Rhode Island Drug Rehabs

Abuse and Dependency in Rhode Island

Questions in NSDUH are used to classify persons as being dependent on or abusing specific substances based on criteria specified in the Diagnostic and Statistical Manual of Mental Disorders, 4th Edition (DSM-IV) (American Psychiatric Association, 1994).

RHODE ISLAND PAST YEAR ALCOHOL DEPENDENCE AMONG INDIVIDUALS 12 AND OLDER

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RHODE ISLAND PAST YEAR ILLICIT DRUG DEPENDENCE AMONG INDIVIDUALS 12 AND OLDER

 

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Substance Abuse Treatment Facilities in Rhode Island

According to the National Survey of Substance Abuse Treatment Services (N-SSATS), the number of treatment facilities in Rhode Island has remained constant at approximately 57 facilities. Of these, 43 facilities (75%) are private nonprofit and 12 facilities are private for-profit.

Although facilities may offer more than one modality of care, in 2006, 49 of 57 substance abuse facilities in Rhode Island offered some form of outpatient care. An additional 16 facilities offered some form of residential care; 19 facilities offered an opioid treatment program; and 42 physicians and 21 programs were certified to provide buprenorphine treatment.

In 2006, 42 of 57 facilities (70%) received some form of Federal, State, county, or local government funds, and 40 facilities (70%) had agreements or contracts with managed care organizations for the provision of substance abuse treatment services.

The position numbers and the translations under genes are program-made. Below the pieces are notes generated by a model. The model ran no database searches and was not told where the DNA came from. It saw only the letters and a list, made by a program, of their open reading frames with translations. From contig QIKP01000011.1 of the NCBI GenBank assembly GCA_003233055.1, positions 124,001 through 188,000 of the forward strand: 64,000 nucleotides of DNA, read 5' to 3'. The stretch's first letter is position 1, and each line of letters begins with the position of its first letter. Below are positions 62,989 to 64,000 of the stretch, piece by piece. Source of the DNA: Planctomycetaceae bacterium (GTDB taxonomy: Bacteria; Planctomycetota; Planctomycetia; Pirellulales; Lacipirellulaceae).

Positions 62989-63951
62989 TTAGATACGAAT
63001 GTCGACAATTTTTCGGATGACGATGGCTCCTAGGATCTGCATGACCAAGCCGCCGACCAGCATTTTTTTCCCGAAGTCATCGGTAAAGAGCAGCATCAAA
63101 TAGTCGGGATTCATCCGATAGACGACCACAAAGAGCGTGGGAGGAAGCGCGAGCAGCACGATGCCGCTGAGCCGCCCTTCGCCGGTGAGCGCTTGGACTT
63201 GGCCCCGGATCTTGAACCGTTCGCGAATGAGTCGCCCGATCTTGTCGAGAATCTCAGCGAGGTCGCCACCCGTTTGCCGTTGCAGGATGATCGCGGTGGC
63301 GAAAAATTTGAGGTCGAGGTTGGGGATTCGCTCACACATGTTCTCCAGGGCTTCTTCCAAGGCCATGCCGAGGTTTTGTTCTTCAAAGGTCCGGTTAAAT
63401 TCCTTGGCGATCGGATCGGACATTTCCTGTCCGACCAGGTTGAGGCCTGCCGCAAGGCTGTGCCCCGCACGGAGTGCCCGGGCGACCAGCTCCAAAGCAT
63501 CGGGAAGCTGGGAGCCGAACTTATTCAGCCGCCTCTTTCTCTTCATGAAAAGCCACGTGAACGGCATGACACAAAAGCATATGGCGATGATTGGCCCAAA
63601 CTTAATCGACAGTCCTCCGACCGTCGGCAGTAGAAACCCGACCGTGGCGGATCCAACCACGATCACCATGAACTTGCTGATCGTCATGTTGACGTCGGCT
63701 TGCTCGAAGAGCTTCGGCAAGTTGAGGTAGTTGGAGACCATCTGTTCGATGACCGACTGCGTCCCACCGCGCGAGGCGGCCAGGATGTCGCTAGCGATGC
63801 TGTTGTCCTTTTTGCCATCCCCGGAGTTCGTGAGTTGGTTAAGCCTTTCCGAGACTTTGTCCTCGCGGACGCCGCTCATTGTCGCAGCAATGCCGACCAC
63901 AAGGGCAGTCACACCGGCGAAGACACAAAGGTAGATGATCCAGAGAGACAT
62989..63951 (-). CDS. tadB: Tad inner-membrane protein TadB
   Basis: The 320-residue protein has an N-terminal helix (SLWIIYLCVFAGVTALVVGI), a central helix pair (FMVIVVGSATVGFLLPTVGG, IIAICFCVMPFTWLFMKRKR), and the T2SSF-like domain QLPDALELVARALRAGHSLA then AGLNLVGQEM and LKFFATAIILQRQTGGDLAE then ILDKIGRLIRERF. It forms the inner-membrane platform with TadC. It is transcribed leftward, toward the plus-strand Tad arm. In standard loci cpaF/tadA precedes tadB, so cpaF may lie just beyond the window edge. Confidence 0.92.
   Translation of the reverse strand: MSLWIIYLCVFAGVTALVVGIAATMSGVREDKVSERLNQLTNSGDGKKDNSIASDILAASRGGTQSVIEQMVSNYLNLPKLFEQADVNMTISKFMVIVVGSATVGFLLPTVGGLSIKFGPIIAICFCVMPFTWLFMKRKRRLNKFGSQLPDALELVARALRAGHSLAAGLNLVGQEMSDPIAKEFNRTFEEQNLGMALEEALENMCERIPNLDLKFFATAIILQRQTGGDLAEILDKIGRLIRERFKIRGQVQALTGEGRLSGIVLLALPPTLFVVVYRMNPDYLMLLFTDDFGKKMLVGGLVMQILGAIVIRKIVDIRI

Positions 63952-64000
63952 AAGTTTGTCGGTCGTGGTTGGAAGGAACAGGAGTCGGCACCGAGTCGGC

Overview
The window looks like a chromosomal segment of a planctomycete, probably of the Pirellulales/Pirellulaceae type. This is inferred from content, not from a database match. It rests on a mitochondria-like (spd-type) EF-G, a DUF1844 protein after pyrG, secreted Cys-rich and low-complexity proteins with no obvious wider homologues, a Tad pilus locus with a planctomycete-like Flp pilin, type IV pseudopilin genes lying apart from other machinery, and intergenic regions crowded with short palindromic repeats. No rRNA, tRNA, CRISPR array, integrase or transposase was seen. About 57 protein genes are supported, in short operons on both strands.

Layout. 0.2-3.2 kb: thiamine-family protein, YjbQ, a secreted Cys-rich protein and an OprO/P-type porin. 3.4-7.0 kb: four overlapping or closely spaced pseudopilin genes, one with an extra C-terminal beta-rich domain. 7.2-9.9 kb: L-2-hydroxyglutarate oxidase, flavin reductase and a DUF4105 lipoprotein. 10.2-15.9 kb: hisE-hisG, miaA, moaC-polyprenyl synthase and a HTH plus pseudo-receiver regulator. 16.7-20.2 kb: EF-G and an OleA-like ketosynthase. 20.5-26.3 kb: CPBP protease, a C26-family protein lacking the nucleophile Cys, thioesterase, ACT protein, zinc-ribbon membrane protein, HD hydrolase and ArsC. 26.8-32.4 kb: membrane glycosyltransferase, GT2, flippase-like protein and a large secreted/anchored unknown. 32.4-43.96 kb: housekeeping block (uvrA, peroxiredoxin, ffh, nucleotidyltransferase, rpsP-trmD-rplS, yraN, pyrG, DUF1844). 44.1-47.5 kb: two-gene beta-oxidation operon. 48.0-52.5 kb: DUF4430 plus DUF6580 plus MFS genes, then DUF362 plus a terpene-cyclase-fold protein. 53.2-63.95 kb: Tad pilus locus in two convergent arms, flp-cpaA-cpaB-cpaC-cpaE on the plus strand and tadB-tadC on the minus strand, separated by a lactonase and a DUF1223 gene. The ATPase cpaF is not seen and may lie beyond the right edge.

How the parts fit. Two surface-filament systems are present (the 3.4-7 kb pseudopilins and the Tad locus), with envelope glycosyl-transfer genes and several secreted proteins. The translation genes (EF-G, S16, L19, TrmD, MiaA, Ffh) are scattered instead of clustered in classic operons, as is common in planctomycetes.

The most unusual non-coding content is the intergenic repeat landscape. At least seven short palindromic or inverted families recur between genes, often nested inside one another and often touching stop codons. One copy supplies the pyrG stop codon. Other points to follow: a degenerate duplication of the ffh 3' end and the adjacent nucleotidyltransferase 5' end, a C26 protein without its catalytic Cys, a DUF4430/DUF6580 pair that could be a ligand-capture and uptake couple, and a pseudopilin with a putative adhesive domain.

Addiction Treatment in Rhode Island

Rhode Island state addiction treatment data for substance use disorders are derived from two primary sources—an annual one-day census in N-SSATS and annual treatment admissions from the Treatment Episode Data Set (TEDS).4 In the 2006 N-SSATS survey, Rhode Island showed a total of 6,415 clients in treatment, 6,026 of whom (94%) were in outpatient treatment. Of the total number of clients in treatment on this date, 251 (4%) were under the age of 18.

Across the last 15 years, there has been a steady decline in the number of admissions mentioning alcohol or cocaine as abused substances and a concomitant increase in mentions of opiates other than heroin.

Across the years for which TEDS data are available, Rhode Island has seen a substantial shift in the constellation of problems present at treatment admission. Alcohol in combination with other drugs has declined, from over 53 percent of all admissions in 1992 to just over 29 percent in 2006. Concomitantly, drug-only admissions have doubled, from 21 percent in 1992 to 46 percent in 2006.

Unmet Need for Addiction Treatment in Rhode Island

NSDUH defines unmet addiction treatment need as an individual who meets the criteria for abuse of or dependence on illicit drugs or alcohol according to the DSM-IV, but who has not received specialty treatment for that problem in the past year.

Rates of unmet drug treatment need in Rhode Island have remained above the national rates for all age groups and across all survey years; however, the rates for individuals age 18 to 25 have consistently been among the 10 highest in the country.

Similarly, rates of unmet treatment need for alcohol use have been consistently above the national rates for all age groups and across all survey years.